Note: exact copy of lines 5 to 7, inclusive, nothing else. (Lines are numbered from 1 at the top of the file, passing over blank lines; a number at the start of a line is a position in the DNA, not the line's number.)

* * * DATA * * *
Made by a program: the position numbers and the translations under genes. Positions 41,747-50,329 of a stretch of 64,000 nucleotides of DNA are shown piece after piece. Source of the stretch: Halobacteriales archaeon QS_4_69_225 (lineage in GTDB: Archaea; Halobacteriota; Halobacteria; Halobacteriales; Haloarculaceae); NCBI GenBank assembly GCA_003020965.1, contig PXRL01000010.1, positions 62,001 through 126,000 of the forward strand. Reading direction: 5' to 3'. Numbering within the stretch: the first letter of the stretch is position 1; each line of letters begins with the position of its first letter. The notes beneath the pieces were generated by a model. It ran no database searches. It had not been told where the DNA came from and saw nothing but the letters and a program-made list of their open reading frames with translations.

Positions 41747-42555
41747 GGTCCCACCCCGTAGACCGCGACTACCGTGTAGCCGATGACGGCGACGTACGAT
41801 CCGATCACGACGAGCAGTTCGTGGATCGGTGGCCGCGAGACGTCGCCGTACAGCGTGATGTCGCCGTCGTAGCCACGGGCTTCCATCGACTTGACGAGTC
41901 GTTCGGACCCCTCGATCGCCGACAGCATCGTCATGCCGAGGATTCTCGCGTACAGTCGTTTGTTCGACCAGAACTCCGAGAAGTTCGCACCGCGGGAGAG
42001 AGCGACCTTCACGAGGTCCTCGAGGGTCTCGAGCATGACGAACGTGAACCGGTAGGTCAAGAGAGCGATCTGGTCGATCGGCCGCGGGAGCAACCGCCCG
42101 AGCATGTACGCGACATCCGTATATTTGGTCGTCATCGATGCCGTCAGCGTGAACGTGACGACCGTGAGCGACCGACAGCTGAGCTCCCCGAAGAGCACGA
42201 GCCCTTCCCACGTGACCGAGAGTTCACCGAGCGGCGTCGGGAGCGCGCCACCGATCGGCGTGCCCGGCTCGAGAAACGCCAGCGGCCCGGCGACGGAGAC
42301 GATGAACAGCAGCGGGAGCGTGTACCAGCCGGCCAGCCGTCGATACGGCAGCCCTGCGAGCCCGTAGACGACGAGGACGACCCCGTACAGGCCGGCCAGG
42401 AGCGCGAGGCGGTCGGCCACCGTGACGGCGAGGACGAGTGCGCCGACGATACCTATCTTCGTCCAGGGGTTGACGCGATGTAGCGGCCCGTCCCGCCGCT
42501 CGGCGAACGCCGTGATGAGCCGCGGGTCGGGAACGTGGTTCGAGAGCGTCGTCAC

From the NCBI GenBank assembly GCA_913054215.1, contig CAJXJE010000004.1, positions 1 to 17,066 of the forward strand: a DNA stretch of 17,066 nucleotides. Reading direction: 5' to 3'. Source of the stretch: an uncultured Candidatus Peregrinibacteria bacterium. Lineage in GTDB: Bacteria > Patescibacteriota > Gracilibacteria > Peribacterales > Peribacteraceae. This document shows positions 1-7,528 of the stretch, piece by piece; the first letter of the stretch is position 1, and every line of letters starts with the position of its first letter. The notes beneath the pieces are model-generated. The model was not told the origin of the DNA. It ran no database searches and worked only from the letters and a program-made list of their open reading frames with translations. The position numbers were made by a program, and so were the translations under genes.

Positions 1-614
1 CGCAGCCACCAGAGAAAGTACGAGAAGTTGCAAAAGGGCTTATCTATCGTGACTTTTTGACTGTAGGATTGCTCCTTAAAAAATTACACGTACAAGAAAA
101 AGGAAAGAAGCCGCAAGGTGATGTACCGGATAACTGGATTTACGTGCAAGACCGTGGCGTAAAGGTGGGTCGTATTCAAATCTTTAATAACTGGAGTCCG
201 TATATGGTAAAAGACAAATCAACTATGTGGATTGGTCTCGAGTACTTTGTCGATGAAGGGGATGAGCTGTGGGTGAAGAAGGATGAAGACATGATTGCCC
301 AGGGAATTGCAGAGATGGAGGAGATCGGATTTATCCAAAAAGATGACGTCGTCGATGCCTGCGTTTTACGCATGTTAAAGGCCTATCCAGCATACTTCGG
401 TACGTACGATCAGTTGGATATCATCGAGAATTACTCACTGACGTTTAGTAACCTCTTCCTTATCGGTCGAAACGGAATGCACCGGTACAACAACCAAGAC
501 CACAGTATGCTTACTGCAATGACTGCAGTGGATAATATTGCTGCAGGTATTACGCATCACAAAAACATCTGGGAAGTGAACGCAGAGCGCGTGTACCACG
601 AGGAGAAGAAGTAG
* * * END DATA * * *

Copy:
41901 GTTCGGACCCCTCGATCGCCGACAGCATCGTCATGCCGAGGATTCTCGCGTACAGTCGTTTGTTCGACCAGAACTCCGAGAAGTTCGCACCGCGGGAGAG
42001 AGCGACCTTCACGAGGTCCTCGAGGGTCTCGAGCATGACGAACGTGAACCGGTAGGTCAAGAGAGCGATCTGGTCGATCGGCCGCGGGAGCAACCGCCCG
42101 AGCATGTACGCGACATCCGTATATTTGGTCGTCATCGATGCCGTCAGCGTGAACGTGACGACCGTGAGCGACCGACAGCTGAGCTCCCCGAAGAGCACGA